CASE REPORT

A 35-year old female patient presented with symptoms of Holmes-Adie syndrome: photophobia and enlargement of the left pupil with absent reaction to light, accompanied with knee- and Achilles-areflexia (Figure 1). The positivity of pilocarpine test confirmed the diagnosis of HAS. Tumor, actual infection, ischemic disease, trauma and mechanical compression were excluded.

Figure 1
Figure 1 A: Sequence of events, appearance of symptoms and applied treatment. B: Dilated and light insensitive left pupil as symptom of Holmes-Adie syndrome.

She had a 19-year history of AIH proven by liver biopsies, autoantibody positivity (antinuclear antibody/ANA and smooth muscle antibody/SMA) and exclusion of other causes. The liver disease initially responded well to prednisone and azathioprine treatment. Flares up were observed following each 3 deliveries.

At age of 31, after the third delivery, she presented with anorexia, severe diarrhea, rapid loss of weight (18 kg/6 mo), amenorrhea and sideropenic anemia. Abdominal tumor was found by ultrasound and CT. The surgically removed tumor was 10 cm in diameter, histologically proven as a benign mesenteric multicystic lymphangioma. Simultaneously, in the background of malabsorption syndrome, celiac disease (CD) was diagnosed. Biopsy proved villous atrophy, anti-endomysium and transglutaminase antibody test was positive. Gluten-free diet resulted in a significant improvement and disappearance of symptoms of celiac disease. The secondary lactose intolerance ceased and the severe calcium deficient osteopenia (osteodensitometric Z-score L2-L4: -4,4) improved. The family history was negative for any autoimmune disease.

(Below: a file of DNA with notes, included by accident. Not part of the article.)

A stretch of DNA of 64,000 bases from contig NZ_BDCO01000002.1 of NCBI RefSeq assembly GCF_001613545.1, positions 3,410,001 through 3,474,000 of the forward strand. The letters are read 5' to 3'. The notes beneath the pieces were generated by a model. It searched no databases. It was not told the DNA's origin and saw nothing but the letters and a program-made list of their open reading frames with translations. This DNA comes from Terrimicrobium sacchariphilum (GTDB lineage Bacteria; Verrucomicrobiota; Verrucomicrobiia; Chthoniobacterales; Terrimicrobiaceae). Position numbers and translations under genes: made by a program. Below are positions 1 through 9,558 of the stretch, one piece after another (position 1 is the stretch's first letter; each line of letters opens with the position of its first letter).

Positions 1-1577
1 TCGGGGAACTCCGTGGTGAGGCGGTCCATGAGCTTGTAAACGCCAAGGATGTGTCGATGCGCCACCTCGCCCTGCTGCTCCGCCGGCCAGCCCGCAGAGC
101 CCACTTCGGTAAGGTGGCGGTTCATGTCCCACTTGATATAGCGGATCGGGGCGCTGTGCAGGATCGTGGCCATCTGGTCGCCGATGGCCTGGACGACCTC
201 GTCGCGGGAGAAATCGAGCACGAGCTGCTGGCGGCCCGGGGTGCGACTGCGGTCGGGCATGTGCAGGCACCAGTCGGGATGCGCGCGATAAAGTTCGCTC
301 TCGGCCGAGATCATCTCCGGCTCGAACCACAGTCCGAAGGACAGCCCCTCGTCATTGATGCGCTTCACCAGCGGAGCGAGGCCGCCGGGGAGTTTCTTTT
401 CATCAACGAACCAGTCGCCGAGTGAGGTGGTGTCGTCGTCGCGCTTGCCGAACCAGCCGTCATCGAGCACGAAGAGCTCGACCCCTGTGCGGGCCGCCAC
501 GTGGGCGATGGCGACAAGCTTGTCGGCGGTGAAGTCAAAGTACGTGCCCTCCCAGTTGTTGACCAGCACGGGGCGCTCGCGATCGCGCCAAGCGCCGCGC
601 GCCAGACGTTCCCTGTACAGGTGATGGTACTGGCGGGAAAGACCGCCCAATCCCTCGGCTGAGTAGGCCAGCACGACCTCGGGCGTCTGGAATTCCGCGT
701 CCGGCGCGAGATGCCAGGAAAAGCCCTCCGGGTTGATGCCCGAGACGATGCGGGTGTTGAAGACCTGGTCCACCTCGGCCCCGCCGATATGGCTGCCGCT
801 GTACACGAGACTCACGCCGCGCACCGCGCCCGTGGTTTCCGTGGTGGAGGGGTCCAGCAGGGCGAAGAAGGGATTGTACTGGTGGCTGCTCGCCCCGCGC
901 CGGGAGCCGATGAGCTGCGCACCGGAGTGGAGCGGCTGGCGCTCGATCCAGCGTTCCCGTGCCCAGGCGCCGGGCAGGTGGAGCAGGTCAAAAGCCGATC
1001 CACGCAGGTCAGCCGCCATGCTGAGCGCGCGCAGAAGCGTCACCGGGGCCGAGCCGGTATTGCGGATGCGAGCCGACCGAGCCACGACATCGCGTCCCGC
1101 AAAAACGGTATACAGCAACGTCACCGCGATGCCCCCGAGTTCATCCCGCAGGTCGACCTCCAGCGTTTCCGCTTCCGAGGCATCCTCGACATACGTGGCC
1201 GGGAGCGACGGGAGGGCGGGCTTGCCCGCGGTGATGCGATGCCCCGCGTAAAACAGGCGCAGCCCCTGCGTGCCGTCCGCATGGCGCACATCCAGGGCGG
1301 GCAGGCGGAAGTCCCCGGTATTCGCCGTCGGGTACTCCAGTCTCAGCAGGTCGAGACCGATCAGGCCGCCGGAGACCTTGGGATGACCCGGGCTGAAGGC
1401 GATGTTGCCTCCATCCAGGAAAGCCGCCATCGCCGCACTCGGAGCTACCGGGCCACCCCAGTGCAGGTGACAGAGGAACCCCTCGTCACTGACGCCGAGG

Holmes-Adie syndrome developed 4 years later and still persisted at the time when she was admitted. The progression of AIH was observed after immunosuppressive treatment and the strict gluten free diet. Now, at her age of 40 the liver biopsy showed cirrhosis. Axonal lesion of ulnar nerve was detected by electroneurography-electromyography (ENG-EMG) and autonomic neuropathy was proven by standard cardiovascular tests. The patient had gallstones in the enlarged gall bladder with reduced motility. In the last few years panic syndrome and severe depression developed. Alprazolam and fluoxetin were applied. She had polyarthralgia with the involvement of lumbar spine, knee and proximal interphalangeal and metacarpophalangeal joints. She complained of morning stiffness of 1 h duration. However, the X-ray examination was not characteristic for rheumatoid arthritis and the rheuma factor was negative. The sequence of events, appearance of symptoms and applied treatment are summarized on Figure 1.

The patient was a homozygous carrier for HLA DQ2 antigen characteristic for celiac disease and heterozygous for HLA DR3 B8 frequent in autoimmune liver diseases.

DISCUSSION